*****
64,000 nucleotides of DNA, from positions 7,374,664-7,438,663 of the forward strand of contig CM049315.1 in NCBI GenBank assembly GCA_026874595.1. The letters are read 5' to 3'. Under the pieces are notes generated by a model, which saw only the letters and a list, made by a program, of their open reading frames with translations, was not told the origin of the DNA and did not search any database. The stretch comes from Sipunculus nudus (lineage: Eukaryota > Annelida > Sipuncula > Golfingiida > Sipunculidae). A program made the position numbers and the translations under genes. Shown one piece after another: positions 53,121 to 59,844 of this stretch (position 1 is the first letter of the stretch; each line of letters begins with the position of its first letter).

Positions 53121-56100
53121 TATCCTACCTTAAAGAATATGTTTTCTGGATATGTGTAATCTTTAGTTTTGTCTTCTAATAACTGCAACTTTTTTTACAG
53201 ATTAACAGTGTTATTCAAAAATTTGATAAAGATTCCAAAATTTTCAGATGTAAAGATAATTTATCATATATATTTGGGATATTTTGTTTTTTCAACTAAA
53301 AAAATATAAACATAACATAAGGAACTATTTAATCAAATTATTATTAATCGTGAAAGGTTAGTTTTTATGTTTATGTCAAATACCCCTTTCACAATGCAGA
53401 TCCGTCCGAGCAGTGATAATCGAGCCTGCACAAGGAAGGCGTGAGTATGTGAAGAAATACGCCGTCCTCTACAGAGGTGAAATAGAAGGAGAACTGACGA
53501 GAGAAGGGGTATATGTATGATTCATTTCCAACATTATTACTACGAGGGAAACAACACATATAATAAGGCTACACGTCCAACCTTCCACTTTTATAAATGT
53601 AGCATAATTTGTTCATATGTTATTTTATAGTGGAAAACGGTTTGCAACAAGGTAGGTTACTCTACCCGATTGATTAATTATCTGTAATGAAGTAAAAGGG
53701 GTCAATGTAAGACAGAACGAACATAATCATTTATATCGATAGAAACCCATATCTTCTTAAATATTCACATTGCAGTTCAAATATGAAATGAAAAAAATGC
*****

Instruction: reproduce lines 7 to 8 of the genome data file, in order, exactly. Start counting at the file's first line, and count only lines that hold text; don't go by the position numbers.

53501 GAGAAGGGGTATATGTATGATTCATTTCCAACATTATTACTACGAGGGAAACAACACATATAATAAGGCTACACGTCCAACCTTCCACTTTTATAAATGT
53601 AGCATAATTTGTTCATATGTTATTTTATAGTGGAAAACGGTTTGCAACAAGGTAGGTTACTCTACCCGATTGATTAATTATCTGTAATGAAGTAAAAGGG